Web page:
Bringing practices in line with the law

Can there possibly be anything left to say about the Armstrong Williams pay-for-play scandal?

Can there possibly be anything left to say about the Armstrong Williams pay-for-play scandal?

Before the furor dies completely, we believe there is at least one more perspective. From our point of view, this incident illustrates the intersection of ethics, credibility, and legality. To view the problem as just an ethics issue, or just a credibility issue, or just a legal issue, for that matter, does not adequately address the multifaceted and inter-related aspects of the issue.

Industry groups and government have sometimes found it necessary to legislate that trust, and there is now much talk about legislation that could further restrict PR activities. But it is by no means necessary to throw the baby out with the bath water. PR advocacy serves a valuable function. From breast cancer awareness to spreading the word about emergency relief plans, PR has helped inform an otherwise unaware public. But perhaps the time has come for the industry to re-examine existing legal standards and legislation that impact upon its conduct.

It might surprise many in the PR community to know that there are existing laws that govern the legality of the dissemination of a public statement that is commercial speech. One such law is the Federal Trade Commission (FTC) Act. Section five of this act prohibits unfair or deceptive acts or practices in or affecting interstate commerce. The act, along with FTC regulations and guides, makes clear that it is illegal for anyone to make a misrepresentation either by an affirmatively false statement or by failing to disclose a material fact that would likely influence the decision of a consumer acting reasonably under the circumstances.

As an example, a reasonable consumer is likely to believe that the statement, "I use Rembrandt toothpaste because I like how white it makes my teeth," when uttered by someone who is not an actor as part of an advertising campaign, reflects the honest belief of the person making the statement, and that the person was not paid or otherwise promised some benefit in return for a favorable opinion. If the true set of facts were different (if, for example, the person was promised a payment for his opinion), the statement would be false and misleading on account of what it fails to disclose - the fact that the person was paid. Indeed, the FTC's guide regarding the use of testimonials and endorsements would suggest that a disclosure would need to be made in any advertising context where it is not obvious that the person speaking was paid to deliver the message. The FTC's jurisdiction is limited to unfair practices involving consumers and/or competitors, so it would not be implicated in the Williams controversy. It is nonetheless an instructive framework for analyzing the issue.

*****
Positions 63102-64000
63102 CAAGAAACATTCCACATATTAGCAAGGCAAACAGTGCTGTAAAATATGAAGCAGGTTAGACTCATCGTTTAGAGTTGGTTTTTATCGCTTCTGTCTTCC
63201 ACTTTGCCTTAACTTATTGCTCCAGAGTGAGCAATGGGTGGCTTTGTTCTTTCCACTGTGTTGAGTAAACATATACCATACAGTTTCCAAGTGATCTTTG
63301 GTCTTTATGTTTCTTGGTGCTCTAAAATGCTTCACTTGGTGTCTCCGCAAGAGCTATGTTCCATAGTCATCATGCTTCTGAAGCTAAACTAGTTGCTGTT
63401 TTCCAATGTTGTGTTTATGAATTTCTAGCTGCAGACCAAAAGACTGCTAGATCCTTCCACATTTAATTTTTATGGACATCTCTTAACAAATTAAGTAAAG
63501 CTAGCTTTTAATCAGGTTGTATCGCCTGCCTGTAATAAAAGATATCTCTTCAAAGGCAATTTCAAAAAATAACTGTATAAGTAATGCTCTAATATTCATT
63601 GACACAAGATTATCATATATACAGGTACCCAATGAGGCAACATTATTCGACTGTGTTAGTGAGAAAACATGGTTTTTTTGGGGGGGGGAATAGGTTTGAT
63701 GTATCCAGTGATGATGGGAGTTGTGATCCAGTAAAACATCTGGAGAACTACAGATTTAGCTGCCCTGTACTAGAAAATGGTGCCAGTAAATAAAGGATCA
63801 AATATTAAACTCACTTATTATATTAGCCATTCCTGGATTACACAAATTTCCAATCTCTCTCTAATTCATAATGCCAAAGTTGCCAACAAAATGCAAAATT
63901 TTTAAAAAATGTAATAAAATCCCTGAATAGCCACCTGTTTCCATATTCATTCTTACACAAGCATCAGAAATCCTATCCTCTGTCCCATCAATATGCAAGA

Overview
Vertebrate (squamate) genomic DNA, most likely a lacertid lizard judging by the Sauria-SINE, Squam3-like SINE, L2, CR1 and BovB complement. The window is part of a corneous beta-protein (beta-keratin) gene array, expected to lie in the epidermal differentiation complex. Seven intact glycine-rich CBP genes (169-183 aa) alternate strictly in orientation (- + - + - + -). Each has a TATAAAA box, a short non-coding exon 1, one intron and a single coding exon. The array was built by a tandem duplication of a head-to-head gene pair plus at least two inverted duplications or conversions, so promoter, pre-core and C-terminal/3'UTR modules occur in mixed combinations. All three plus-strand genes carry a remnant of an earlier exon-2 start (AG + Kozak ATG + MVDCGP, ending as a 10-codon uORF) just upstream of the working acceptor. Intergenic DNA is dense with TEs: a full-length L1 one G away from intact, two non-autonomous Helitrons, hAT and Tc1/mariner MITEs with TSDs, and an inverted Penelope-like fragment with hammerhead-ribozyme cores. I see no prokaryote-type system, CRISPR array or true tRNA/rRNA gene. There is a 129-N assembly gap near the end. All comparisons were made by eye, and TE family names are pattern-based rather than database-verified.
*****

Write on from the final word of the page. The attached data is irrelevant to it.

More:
The ad industry has long lived with the FTC standard. It has been subject to FTC enforcement, competitive challenges under federal false advertising laws, and even scrutiny by TV networks, which review claims in commercials against network standards before broadcast. In the wake of the US Supreme Court decision in Nike v. Kasky, it is now increasingly likely that many forms of corporate communications might be considered commercial speech and, thus, subject to the FTC standard. Long gone are the days when corporate communicators and PR executives could hide behind the shield of the First Amendment. PR, welcome to the brave (not so new) world.

The truth is, even before the Department of Education (DoE) controversy, there has been a trend toward potential claims including PR firms for their role in disseminating a message that is misleading or, more commonly, has omitted material facts. This so-called "messenger liability" has already been seen in a variety of PR activities, including healthcare, crisis communication, and consumer PR.

Many PR firms are concerned about the increased attention being placed on their activities in recent weeks. They should be. Prudent steps should be taken by all PR firms to address these types of issues. With this in mind, we propose a four-point plan to bring ethics, credibility, and legality into alignment:

  • Educate key staff members about the FTC standard and "messenger liability."

  • Review existing spokespeople's contracts and revise existing model agreements with a sensitivity toward the FTC standards and the DoE controversy, so they address what responsibility the talent has to disclose their relationships with the PR agency.

  • Develop detailed internal ethical guidelines that suggest solutions and provide answers to some likely scenarios and "frequently asked questions" arising from the current controversy.

  • Create best practices for handling spokespeople and media tours, in which all people and entities involved are informed about spokespeople's relationships with the PR agency and its clients.

  • Michael Lasky and Joseph Lewczak are partners at the New York law firm of Davis & Gilbert.

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